Estate Planning When an Heir has a Substance Abuse Issue
We are all familiar with the news that illegal substances, alcohol, prescription drugs, and even household chemicals used in ways not intended by the manufacturer are being abused in our society. You may have witnessed co-workers, neighbors, or friends having to address the issue within their families. Substance abuse or addiction, sometimes referred to as a “substance use disorder,” may be even more personal and affect someone in your family — a child or grandchild, a sibling, a spouse, or a parent. It is an issue that a growing number of estate planning clients are talking about, and sadly, needing to address as they plan the disposition of their estates.
An initial reaction is often a desire to disinherit the family member who has “the problem.” In other cases, family members may simply postpone planning for the disposition of their estate so that they do not need to face the reality of the situation. There are better options available.
Illustrative Scenario: For illustration purposes, let’s assume that Mom and Dad do not have wills or other estate planning documents in place and Child (or any other heir) has a substance abuse issue. Mom and Dad are concerned about leaving some or all of their estate to Child for fear that he will squander his inheritance on drugs or alcohol or become the victim of opportunist “friends.” Mom and Dad may also be concerned that by providing Child with a windfall of funds at their deaths, Child may be more easily tempted to participate in self-destructive or undesirable behavior.
Avoiding the Problem Can Compound the Problem: First, the really bad news…. If Mom and Dad choose to ignore the problem by not preparing wills or other documents to plan for the disposition of their estates, the problem does not go away. Intestacy laws (the laws that determine who will inherit assets when someone dies without a will) dictate who will receive the assets in Mom’s and Dad’s estates when they pass away. Under the laws of many states, Child may be entitled to a percentage of Mom’s and/or Dad’s estates upon their deaths (sometimes even if only one parent dies).
The same result may occur if Mom and Dad have estate planning documents (wills, trusts, powers of attorney) in place that name Child as a beneficiary or as a fiduciary (executor, trustee, agent) but do not account for Child’s substance use disorder. Without restrictions built into those estate planning documents, Child may inherit or gain access to some or all of Mom’s and Dad’s assets.
By avoiding the issue, the problem often becomes worse by putting money directly and immediately in the hands of Child with no restrictions on its use. In addition to the consequences that may arise from funding Child’s participation in self-destructive behavior, other surviving family members often resent Mom and Dad for failing to take some simple steps to protect Child from poor decisions that may result from unfettered access to an inheritance. The story does not usually have the ending that most parents would hope.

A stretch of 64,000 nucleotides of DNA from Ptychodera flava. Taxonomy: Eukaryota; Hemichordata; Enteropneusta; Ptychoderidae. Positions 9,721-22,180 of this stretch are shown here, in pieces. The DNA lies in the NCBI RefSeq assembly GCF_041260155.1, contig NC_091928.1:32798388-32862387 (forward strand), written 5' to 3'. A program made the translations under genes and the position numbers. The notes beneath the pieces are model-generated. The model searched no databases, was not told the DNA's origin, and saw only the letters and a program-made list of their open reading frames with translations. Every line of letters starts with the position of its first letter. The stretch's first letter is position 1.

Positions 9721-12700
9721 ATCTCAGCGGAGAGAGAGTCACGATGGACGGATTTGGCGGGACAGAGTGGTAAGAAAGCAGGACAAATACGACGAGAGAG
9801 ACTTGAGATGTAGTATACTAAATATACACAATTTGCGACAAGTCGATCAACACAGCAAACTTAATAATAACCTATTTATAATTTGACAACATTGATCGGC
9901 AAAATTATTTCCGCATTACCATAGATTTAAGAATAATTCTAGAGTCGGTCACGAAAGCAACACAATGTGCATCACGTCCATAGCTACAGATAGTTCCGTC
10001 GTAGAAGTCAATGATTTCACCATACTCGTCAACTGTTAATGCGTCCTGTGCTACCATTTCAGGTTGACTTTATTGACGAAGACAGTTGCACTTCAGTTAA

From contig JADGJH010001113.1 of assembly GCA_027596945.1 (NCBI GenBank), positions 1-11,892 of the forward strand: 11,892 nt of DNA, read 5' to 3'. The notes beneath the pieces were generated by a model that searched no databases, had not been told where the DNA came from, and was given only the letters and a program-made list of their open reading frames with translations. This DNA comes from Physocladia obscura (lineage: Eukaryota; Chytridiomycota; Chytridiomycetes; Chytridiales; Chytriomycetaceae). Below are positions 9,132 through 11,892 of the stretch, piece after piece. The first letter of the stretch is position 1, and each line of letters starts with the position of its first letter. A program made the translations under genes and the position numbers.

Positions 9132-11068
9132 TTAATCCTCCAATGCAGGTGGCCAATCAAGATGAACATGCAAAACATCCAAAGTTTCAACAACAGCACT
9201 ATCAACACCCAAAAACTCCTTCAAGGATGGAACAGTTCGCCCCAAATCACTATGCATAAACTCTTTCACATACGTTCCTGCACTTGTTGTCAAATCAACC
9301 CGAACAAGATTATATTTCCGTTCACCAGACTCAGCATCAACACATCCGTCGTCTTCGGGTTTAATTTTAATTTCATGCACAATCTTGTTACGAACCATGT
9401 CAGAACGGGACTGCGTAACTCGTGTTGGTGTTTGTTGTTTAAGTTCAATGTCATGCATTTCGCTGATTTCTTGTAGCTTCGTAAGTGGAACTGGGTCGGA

Construct a Safety Net and Provide Incentives: Certainly disinheritance (which often requires an affirmative action) is an option, but more often than not, parents are looking for some sort of middle ground. As part of our firm’s conversation with clients, we address the use of trusts to construct a safety net while protecting assets from immediate access by a substance-dependent beneficiary.
In our hypothetical situation, a trust (within a will or revocable trust or as a stand-alone document) would allow Mom and Dad to be able to put some money aside for Child at their deaths. The money could be used for Child’s benefit but protected from Child’s unrestricted access and poor choices.
Within the trust, Mom and Dad would name a trustee (who can be a family member, a trusted friend, or a professional trust company) to hold the funds and use the funds for the specific purposes that Mom and Dad determine. Mom and Dad may also give the trustee the flexibility to assess the situation and distribute funds as the trustee would determine to be in Child’s best interest. Depending on the severity of the problem or the amount of control that Mom and Dad may want to exercise posthumously, Mom and Dad may require drug testing as a prerequisite to any distributions and may provide for payment for Child’s treatment or rehabilitation. Additionally, Mom and Dad may build incentives into the trust to provide motivation to seek treatment and/or make responsible decisions.
Explore Options: Making plans for the disposition of one’s estate is always important, but planning takes on new significance when an heir has a substance use disorder. Avoiding the issue only compounds the problem. Instead, the best solution may be to work with a competent attorney to develop a plan that would protect that heir from unrestricted access to an inheritance while providing a safety net and incentives for making responsible decisions. For advice appropriate for your particular situation, please contact an attorney in your state who can help create an appropriate solution for you.
Susan Haberberger is an attorney licensed to practice law in North Carolina and is Of Counsel with the law firm of Young Moore and Henderson, P.A. in Raleigh, North Carolina. Susan concentrates her practice in the areas of estate planning and administration and wealth transfer. She is also an active member of the Wake County Medical Society Alliance.
The information contained in this article is of a general nature and is not intended as, nor should it be relied upon for, legal advice. No action should be taken in reliance upon the information contained in this article without obtaining the advice of an attorney.